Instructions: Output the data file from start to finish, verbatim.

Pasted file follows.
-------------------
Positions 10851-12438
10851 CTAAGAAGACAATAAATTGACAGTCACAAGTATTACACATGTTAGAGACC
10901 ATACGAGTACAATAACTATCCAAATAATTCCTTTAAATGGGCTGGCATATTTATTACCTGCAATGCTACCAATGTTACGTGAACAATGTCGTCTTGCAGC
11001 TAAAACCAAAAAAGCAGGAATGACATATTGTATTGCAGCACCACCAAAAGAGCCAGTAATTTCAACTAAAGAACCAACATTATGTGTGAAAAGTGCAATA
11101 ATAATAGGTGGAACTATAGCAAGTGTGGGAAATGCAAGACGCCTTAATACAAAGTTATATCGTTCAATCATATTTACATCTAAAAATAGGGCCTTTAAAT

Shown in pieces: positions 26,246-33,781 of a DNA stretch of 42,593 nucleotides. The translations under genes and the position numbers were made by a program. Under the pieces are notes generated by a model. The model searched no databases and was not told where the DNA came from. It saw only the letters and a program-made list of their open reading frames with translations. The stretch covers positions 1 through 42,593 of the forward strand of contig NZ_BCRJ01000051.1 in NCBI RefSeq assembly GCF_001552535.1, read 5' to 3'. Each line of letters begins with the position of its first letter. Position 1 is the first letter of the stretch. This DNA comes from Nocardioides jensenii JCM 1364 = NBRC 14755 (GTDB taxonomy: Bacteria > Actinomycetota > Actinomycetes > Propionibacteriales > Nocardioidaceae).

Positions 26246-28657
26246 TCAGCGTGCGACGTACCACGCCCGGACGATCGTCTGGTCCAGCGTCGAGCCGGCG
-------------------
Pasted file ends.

Positions 10851-12438
10851 CTAAGAAGACAATAAATTGACAGTCACAAGTATTACACATGTTAGAGACC
10901 ATACGAGTACAATAACTATCCAAATAATTCCTTTAAATGGGCTGGCATATTTATTACCTGCAATGCTACCAATGTTACGTGAACAATGTCGTCTTGCAGC
11001 TAAAACCAAAAAAGCAGGAATGACATATTGTATTGCAGCACCACCAAAAGAGCCAGTAATTTCAACTAAAGAACCAACATTATGTGTGAAAAGTGCAATA
11101 ATAATAGGTGGAACTATAGCAAGTGTGGGAAATGCAAGACGCCTTAATACAAAGTTATATCGTTCAATCATATTTACATCTAAAAATAGGGCCTTTAAAT

Shown in pieces: positions 26,246-33,781 of a DNA stretch of 42,593 nucleotides. The translations under genes and the position numbers were made by a program. Under the pieces are notes generated by a model. The model searched no databases and was not told where the DNA came from. It saw only the letters and a program-made list of their open reading frames with translations. The stretch covers positions 1 through 42,593 of the forward strand of contig NZ_BCRJ01000051.1 in NCBI RefSeq assembly GCF_001552535.1, read 5' to 3'. Each line of letters begins with the position of its first letter. Position 1 is the first letter of the stretch. This DNA comes from Nocardioides jensenii JCM 1364 = NBRC 14755 (GTDB taxonomy: Bacteria > Actinomycetota > Actinomycetes > Propionibacteriales > Nocardioidaceae).

Positions 26246-28657
26246 TCAGCGTGCGACGTACCACGCCCGGACGATCGTCTGGTCCAGCGTCGAGCCGGCG